AWSLearn how to create a sipXcom-based AMI

This is Part 2 of the blog series that will teach you how to deploy sipXcom in AWS DevOps style. In Part 1 of the blog series we learn how to provision a minimal CentOS machine with Ansible-AWS. We launched a CentOS prepared EC2 instance that we will now use to create our own sipXcom AMI. So let’s get started:

Step 1. Connect to AWS console and gather needed facts for Ansible.

Under Services – EC2 – Running Instance – menu we will see something like:

centOS picture

Click on your newly created instance and collect “instance_id” and “public_ip”:


In our demo: instance_id = i-8b3a21b5 and public_ip =

Step 2. Configure Ansible to use gathered information from the above step



I like to keep ansible.cfg and inventory.ini in the current path.

[code lang=”bash”]
ls -l
-rw-rw-r– 1 mihai mihai 55 Aug 23 11:31 ansible.cfg
drwxrwxr-x 2 mihai mihai 4096 Sep 2 13:02 files
-rw-rw-r– 1 mihai mihai 51 Aug 24 08:54 inventory.ini
-rw-rw-r– 1 mihai mihai 725 Sep 2 12:49 provision.yml
-rw-rw-r– 1 mihai mihai 811 Sep 2 12:44 sipxcom_template.yml

cat ansible.cfg
hostfile = inventory.ini
remote_user = root

We next need to add an AWS group to our inventory.ini where we will define the public_ip of the newly created CentOS template

[code lang=”bash”]
cat inventory.ini
[aws] ansible_ssh_private_key_file=~/.ssh/devops-key.pem

Note the need of private key to connect to AWS instance. We have generated this key in Part 1 under AWS console — key pair — devops-key.

Next we will add instance_id in the files/info.yml

[code lang=”bash”]
cd files
cat info.yml
standard_ami: ami-edb9069e
sipxcom_ami: ami-e3f1d694
tiny_instance: t1.micro
free_instance: t2.micro
large_instance: m4.large
ssh_keyname: devops-key
Inst_id: i-8b3a21b5
secgroup_id: sg-9a-**********

Step 3. Make a new Ansible playbook to create sipXcom template

First let’s download sipxcom.repo that we will use to install sipXcom

[code lang=”bash”]
wget && mv sipxecs*sipxcom.repo

[code lang=”bash”]
ls -l
-rw-rw-r– 1 mihai mihai 101 Aug 30 20:45 awscreds.yml
-rw-rw-r– 1 mihai mihai 209 Sep 2 13:11 info.yml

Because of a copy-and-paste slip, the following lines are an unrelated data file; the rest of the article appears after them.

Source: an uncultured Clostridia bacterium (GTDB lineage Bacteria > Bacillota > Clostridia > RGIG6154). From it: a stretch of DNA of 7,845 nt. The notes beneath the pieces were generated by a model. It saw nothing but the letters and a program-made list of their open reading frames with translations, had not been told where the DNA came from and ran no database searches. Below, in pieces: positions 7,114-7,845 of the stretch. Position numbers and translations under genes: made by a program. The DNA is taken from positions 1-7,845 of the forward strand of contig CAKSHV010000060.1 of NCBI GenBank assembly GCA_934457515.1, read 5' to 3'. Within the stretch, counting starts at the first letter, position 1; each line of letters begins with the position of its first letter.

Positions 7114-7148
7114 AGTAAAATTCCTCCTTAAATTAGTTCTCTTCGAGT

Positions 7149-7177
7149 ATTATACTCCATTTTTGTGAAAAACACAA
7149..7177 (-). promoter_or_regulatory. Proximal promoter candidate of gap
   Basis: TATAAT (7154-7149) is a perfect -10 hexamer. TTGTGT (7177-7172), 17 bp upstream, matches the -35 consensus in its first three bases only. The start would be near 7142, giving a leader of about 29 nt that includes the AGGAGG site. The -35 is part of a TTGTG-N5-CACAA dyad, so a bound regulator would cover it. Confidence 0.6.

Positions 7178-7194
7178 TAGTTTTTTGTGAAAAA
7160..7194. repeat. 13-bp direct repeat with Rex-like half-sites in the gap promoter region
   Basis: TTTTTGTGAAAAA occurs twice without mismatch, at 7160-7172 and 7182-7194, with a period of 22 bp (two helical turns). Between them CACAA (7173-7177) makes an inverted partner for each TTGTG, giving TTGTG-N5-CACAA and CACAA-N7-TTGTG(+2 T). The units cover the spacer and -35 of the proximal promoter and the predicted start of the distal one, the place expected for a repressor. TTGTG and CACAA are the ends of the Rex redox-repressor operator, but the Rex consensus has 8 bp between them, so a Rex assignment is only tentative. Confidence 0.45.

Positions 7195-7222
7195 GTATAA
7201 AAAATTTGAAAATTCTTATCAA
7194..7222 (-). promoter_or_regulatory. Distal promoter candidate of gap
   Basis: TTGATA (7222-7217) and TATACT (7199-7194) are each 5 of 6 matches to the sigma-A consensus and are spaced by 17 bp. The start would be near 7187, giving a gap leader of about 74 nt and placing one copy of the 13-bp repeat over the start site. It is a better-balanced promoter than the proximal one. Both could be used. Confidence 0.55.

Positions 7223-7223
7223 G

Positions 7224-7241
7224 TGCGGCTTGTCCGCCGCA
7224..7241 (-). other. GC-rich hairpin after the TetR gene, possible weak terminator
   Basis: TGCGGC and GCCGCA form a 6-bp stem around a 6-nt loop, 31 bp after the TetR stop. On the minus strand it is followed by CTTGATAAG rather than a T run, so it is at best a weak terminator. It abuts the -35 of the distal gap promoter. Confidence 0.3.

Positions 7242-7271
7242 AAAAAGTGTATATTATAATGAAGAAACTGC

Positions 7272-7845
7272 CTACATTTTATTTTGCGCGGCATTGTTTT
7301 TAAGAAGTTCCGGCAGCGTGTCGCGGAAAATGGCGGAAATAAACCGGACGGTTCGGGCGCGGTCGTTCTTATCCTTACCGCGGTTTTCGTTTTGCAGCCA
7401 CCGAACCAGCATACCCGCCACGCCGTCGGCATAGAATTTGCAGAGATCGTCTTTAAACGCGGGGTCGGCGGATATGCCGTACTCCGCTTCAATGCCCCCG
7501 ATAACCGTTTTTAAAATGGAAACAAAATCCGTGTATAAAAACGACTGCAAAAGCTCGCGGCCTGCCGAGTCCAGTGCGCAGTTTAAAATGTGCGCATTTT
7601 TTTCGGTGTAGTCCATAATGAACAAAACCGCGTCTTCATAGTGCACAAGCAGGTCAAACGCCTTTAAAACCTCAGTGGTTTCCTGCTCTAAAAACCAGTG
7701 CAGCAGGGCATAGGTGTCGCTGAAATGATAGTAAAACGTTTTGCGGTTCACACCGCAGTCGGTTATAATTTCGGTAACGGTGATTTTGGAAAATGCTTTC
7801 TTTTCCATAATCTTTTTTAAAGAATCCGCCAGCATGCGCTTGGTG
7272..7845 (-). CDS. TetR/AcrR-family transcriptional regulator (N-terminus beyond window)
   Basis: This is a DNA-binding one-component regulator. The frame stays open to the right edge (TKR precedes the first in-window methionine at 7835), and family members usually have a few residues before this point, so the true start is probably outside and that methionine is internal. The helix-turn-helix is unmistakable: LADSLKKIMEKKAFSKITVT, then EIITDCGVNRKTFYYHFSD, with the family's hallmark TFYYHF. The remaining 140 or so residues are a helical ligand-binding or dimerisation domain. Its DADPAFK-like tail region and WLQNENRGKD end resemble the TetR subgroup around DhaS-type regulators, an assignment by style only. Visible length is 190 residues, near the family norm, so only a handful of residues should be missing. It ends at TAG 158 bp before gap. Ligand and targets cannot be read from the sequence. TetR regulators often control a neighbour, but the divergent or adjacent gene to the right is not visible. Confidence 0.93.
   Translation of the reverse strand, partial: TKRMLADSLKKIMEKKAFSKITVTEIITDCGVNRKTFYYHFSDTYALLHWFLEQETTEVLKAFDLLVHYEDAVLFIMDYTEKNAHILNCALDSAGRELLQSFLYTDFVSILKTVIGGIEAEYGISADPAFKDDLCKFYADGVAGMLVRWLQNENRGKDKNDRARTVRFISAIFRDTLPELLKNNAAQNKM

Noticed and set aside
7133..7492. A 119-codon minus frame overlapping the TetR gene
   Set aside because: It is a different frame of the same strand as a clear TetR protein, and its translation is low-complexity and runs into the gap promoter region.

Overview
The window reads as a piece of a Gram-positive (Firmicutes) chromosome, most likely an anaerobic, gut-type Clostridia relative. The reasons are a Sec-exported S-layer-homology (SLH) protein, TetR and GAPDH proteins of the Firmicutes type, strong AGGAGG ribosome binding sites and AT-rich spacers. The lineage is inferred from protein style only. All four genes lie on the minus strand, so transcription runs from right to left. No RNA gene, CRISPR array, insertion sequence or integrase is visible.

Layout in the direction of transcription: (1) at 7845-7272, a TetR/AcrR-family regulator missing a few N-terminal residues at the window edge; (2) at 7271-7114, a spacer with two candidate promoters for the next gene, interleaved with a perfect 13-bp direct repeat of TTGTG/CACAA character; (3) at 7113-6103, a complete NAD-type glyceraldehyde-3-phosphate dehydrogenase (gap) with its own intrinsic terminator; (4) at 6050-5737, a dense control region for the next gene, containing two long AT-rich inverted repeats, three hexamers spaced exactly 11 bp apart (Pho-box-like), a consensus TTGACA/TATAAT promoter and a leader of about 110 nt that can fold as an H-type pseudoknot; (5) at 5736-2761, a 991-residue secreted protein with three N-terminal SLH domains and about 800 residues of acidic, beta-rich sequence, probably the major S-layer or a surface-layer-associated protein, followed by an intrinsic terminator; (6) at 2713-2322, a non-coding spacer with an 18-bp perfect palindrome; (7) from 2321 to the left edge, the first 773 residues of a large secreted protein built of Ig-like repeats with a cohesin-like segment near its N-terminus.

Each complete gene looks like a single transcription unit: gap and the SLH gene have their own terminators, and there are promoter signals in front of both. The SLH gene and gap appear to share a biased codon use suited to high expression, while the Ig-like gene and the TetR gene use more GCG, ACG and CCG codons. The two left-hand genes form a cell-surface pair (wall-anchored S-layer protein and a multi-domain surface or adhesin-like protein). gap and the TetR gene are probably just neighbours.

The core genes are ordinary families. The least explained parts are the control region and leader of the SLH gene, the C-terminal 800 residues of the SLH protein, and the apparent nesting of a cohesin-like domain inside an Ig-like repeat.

-rw-rw-r– 1 mihai mihai 161 Mar 21 09:24 sipxcom.repo

cd ..


Now we will create an ansible playbook called sipxcom_template.yml with the following content:

[code lang=”xml”]
cat sipxcom_template.yml

– hosts: aws # connect to the aws hosts defined in inventory.ini as root
remote_user: root
gather_facts: yes
connection: ssh
– name: Copy sipxcom.repo in /etc/yum.repos.d
copy: src=files/sipxcom.repo dest=/etc/yum.repos.d/sipxcom.repo
– name: Installing sipxcom. Go get a coffee. It will take a while
yum: name=sipxcom state=present # install sipXcom repo after we’ve copy it

– hosts: localhost #execute locally AWS api commands section to create sipxcom AMI
connection: local
remote_user: devops
gather_facts: no
– files/awscreds.yml
– files/info.yml
– name: Basic provisioning of sipXcom AMI
ec2_ami: # Note we are using ec2_ami module
aws_access_key: "{{ aws_id }}"
aws_secret_key: "{{ aws_key }}"
region: "{{ aws_region }}"
instance_id: "{{ inst_id }}"
wait: no
name: sipXcom_AMI
Name: sipXcom_16.02
Service: sipXcom_UC_server
register: instance
– name: Print the results
debug: var=instance

Step 4. Execute ansible-playbook command and visualize the newly created sipXcom template


[code lang=”bash”]
ansible-playbook sipxcom_template.yml

PLAY [aws] *********************************************************************

TASK [setup] *******************************************************************
ok: []

TASK [Copy sipxcom.repo in /etc/yum.repos.d] ***********************************
changed: []

TASK [Installing sipxcom. Go get a coffee. It will take a while] ********************************************************
changed: []

PLAY [localhost] ***************************************************************

TASK [Basic provisioning of sipXcom AMI] ***************************************
changed: [localhost]

TASK [Print the results] *******************************************************
ok: [localhost] => {
“instance”: {
“architecture”: “x86_64”,
“block_device_mapping”: {
“/dev/sda1”: {
“delete_on_termination”: false,
“encrypted”: false,
“size”: 8,
“snapshot_id”: “snap-dc188531”,
“volume_type”: “standard”
“changed”: true,
“creationDate”: “2016-09-02T10:52:49.000Z”,
“description”: null,
“hypervisor”: “xen”,
“image_id”: “ami-a8681adb”,
“is_public”: false,
“location”: “541233277246/sipXcom_AMI”,
“msg”: “AMI creation operation complete”,
“ownerId”: “541233277246”,
“root_device_name”: “/dev/sda1”,
“root_device_type”: “ebs”,
“state”: “available”,
“tags”: {},
“virtualization_type”: “hvm”

PLAY RECAP ********************************************************************* : ok=3 changed=2 unreachable=0 failed=0
localhost : ok=2 changed=1 unreachable=0 failed=0

Now let’s see our new shiny sipXcom based AMI.

Connect to AWS console and under AMI sub-menu:

You should have an entry like this:

Stay tuned for Part 3 where we will create an EC2 instance from sipXcom template and configure newly launched server

In case you missed it, in Part 1 of the blog series we learn how to provision a minimal CentOS machine with Ansible-AWS.